According to Don Martin, Stronach felt "intense guilt" about not informing MacKay of her plans for four days. She reasoned it was for his own good. If she told him, he would be forced, as deputy party leader, to report to Harper, and the result would be an all-around public-relations disaster. She didn't want to put him in a compromising position. And by the way, Martin writes, she was starting to see MacKay as two-faced -- someone who sympathized with her liberal views in private, but ultimately toed the party line. MacKay was furious when he heard the news. "She'd never seen MacKay like this before," he writes. "She'd hoped to maintain a personal relationship despite the severed political connection. Hell, she figured, presidential pal Bill Clinton's campaign manager James Carville had kept his marriage going strong with George Bush campaign strategist Mary Matalin." Stronach recalls arguing that "politics is about fluid ideas, not fixed party lines," Martin writes in his book. "MacKay could not be mollified. He'd yelled, argued, pleaded. If she left the Conservatives, she was leaving him, he'd said. It was a betrayal. A treason. Nay, the end of the Conservatives. Good grief, Stronach recalls thinking. That's a bit much." In any case, MacKay broke things off, and Stronach had no choice but to accept it.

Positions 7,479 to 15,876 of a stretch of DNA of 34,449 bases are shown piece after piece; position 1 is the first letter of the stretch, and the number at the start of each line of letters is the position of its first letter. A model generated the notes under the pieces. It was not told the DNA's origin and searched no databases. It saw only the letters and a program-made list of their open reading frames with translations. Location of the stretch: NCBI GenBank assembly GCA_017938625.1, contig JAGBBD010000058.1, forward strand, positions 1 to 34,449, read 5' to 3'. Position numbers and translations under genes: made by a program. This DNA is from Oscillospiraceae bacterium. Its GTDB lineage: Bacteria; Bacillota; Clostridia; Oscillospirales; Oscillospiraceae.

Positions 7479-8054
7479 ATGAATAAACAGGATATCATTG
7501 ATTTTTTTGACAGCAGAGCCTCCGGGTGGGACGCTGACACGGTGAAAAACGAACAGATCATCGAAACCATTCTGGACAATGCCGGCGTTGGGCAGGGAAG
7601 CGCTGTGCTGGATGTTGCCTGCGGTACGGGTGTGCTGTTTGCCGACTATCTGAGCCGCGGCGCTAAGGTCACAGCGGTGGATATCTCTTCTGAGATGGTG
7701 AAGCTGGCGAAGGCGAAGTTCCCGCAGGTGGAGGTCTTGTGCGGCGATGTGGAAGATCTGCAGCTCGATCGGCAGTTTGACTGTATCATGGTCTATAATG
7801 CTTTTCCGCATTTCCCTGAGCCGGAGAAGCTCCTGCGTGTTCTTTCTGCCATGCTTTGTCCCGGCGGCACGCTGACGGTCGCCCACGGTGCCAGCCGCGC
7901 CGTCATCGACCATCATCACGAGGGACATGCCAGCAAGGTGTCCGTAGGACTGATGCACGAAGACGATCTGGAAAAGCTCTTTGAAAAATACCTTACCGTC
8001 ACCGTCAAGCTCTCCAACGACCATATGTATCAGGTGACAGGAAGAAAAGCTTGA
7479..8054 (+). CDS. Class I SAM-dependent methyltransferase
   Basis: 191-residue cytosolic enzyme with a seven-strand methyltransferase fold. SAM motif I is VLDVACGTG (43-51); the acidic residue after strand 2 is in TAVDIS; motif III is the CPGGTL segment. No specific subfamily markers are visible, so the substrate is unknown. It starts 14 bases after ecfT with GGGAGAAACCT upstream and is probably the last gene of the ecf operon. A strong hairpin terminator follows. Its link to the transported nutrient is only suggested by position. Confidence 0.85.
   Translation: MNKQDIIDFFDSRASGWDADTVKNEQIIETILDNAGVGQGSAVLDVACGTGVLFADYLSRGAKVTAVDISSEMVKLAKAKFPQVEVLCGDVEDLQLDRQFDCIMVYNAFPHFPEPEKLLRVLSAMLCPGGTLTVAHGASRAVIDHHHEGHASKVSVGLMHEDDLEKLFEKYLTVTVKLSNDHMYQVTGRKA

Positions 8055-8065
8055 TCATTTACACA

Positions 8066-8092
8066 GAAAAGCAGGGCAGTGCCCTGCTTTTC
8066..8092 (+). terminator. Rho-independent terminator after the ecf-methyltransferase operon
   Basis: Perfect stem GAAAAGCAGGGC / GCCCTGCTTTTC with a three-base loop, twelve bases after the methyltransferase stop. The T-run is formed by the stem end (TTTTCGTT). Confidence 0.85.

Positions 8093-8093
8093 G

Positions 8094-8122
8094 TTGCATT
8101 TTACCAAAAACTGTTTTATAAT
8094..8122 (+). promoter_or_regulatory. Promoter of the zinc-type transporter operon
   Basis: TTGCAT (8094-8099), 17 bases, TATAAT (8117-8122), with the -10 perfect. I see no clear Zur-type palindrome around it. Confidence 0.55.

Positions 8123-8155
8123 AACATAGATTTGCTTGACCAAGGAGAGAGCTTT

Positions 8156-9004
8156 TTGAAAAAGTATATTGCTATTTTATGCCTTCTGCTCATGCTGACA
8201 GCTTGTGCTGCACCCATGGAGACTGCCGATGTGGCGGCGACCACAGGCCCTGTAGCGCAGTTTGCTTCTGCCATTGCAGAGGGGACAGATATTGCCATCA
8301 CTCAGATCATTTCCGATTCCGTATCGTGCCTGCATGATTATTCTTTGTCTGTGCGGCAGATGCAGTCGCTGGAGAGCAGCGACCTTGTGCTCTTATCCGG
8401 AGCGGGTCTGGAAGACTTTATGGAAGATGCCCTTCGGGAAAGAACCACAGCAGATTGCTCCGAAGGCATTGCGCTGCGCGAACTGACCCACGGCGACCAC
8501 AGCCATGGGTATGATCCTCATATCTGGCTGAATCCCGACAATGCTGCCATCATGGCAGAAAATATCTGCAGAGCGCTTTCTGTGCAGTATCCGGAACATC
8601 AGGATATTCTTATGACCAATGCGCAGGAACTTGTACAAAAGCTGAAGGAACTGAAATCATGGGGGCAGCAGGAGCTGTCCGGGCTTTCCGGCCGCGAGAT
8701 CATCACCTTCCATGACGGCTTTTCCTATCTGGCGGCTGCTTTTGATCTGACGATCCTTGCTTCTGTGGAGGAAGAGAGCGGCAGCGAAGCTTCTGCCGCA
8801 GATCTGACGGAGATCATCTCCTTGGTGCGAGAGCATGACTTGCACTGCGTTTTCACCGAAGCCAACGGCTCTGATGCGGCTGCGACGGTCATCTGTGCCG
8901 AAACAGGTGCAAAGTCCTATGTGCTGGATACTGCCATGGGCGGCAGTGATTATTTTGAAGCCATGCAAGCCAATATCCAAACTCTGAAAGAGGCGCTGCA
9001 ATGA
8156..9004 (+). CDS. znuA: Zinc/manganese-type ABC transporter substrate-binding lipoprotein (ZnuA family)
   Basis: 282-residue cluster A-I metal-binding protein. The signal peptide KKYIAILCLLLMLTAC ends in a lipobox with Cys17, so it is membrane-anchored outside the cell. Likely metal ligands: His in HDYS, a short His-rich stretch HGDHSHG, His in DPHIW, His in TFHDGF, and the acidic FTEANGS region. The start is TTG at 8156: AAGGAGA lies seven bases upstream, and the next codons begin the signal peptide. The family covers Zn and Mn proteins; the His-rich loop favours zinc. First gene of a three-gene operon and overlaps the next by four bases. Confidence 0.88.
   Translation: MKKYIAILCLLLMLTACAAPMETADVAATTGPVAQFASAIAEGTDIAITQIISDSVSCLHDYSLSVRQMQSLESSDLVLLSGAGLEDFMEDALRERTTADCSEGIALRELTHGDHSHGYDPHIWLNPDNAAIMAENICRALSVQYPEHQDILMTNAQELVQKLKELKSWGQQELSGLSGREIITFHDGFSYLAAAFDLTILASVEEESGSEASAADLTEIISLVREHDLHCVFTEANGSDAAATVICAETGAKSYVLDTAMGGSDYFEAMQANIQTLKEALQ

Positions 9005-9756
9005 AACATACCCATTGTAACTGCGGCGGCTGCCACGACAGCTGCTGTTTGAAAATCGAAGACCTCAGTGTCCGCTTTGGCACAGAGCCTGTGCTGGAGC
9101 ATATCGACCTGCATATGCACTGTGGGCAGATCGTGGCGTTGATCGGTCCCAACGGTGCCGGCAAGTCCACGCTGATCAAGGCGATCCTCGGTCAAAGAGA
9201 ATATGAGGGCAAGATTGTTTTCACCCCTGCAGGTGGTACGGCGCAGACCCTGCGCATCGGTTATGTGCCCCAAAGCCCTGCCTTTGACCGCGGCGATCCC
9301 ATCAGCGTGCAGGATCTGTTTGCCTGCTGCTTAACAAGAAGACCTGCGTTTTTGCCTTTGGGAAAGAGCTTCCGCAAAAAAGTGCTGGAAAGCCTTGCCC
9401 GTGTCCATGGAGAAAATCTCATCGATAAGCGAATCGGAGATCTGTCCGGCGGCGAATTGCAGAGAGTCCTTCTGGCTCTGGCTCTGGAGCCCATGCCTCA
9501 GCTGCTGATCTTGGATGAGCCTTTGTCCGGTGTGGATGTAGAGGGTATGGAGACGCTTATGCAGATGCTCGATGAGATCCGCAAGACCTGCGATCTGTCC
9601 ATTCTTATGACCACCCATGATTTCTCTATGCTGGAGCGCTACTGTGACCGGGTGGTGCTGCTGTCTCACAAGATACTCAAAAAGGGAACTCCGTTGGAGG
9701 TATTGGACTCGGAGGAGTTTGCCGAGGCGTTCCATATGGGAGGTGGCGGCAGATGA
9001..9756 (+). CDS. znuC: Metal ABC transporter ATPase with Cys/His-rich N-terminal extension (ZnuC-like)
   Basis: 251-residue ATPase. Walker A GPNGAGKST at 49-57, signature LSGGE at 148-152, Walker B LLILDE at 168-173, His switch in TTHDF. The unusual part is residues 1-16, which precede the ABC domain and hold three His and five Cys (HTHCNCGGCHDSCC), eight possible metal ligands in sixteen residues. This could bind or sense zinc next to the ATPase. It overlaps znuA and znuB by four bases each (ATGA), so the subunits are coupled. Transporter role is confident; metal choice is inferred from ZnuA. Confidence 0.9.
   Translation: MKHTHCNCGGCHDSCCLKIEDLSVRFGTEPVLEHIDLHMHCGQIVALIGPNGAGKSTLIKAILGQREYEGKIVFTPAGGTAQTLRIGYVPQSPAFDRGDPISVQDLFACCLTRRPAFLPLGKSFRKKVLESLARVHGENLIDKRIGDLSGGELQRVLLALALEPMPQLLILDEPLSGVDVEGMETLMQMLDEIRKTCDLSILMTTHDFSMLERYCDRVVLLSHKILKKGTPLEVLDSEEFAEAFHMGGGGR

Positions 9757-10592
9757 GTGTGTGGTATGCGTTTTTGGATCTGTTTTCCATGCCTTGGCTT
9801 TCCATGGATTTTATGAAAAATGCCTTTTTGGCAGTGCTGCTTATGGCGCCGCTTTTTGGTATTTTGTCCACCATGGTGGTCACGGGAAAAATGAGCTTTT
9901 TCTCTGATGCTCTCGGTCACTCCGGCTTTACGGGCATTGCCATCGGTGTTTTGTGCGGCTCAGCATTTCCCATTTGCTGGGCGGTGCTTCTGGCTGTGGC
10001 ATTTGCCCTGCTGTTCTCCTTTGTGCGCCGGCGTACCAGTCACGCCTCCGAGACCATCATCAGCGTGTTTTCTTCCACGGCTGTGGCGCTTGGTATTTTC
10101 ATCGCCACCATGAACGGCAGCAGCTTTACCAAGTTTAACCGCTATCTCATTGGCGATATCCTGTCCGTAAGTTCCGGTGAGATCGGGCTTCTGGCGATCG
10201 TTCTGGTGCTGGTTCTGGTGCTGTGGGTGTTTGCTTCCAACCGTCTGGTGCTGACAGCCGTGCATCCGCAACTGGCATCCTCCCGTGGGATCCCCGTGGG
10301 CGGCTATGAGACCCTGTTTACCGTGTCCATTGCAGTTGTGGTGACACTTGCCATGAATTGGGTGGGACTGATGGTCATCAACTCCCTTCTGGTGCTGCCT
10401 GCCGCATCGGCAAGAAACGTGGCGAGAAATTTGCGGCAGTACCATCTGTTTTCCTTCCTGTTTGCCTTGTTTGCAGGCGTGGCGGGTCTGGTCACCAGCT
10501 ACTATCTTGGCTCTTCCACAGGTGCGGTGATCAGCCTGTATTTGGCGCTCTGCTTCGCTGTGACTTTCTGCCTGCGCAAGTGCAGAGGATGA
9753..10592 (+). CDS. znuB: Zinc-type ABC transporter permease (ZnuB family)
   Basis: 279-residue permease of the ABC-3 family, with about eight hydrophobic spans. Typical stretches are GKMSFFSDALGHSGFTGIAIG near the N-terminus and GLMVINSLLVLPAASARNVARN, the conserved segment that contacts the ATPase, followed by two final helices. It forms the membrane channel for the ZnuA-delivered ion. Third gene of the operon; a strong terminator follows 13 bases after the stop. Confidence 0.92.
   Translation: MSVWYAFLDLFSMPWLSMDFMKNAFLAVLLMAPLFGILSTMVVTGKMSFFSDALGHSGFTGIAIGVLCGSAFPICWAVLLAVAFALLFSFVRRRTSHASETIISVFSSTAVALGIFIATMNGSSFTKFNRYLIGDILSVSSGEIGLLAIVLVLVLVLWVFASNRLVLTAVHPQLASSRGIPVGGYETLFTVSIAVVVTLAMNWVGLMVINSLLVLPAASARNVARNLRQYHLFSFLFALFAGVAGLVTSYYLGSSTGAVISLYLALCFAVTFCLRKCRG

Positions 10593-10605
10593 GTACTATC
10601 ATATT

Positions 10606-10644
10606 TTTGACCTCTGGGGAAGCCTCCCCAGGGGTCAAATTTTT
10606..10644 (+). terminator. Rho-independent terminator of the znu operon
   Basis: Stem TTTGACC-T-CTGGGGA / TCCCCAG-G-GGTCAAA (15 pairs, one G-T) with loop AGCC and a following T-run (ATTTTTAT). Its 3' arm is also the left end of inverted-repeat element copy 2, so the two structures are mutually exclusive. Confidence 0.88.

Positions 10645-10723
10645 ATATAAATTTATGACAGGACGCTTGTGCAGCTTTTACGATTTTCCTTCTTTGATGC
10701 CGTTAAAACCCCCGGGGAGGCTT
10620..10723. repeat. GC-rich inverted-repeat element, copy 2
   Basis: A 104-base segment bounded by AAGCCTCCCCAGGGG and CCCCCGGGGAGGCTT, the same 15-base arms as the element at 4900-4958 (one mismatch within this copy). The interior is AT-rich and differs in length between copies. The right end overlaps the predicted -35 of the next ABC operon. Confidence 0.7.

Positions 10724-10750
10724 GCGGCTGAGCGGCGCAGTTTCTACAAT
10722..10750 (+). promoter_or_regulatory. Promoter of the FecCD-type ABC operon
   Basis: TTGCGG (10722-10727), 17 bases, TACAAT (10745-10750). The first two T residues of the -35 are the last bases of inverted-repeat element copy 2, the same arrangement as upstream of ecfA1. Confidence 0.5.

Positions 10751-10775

Not so, says Plamondon. Stronach was naive and careless about how her plans might impact other people, he writes: "There was every indication that her decision was not thought out from all sides." In fact, he suggests that it was not her decision exclusively, and that her father, auto-parts magnate Frank Stronach, a former Liberal candidate, was "deeply involved" in the defection. In the early morning hours, an overwhelmed, bleary-eyed Stronach was on her BlackBerry phone with her father. At one point, Plamondon writes, she handed off the device to MacKay, implicitly in a you-two-figure-it-out gesture.
"That account is highly exaggerated," says Mark Entwistle, who was then serving as Stronach's communications adviser. Stronach's relationship with her father, he says, is like many people's relationships with their parents. She respects his judgment and seeks his advice, but ultimately, she keeps her own counsel. "The factual reality is that Peter did speak to Belinda's father quite early that morning," he told Maclean's. "Frankly, I think Peter probably assumed that if she just talked to her dad, Frank would talk sense into her. But it's an exaggeration to think Frank was somehow negotiating this or pushing her. My understanding is that Frank went down the other path, telling Belinda to follow her heart and stay the course.'
By 4:00 a.m., Plamondon writes, Belinda had decided to renege on her deal with the Prime Minister. "Stronach had concluded she had made a mistake," he writes. She called Entwistle "to tell him to call everything off, that she was not going through with it." She then went to meet with Murphy and Peterson to stop the process, but they told her it was too late. "The press release had been drafted and a press conference arranged. . . They had already spoken with Martha Hall Findlay about standing down as the Liberal candidate in Newmarket-Aurora, and there was no turning back." The deal, he says, was "closed."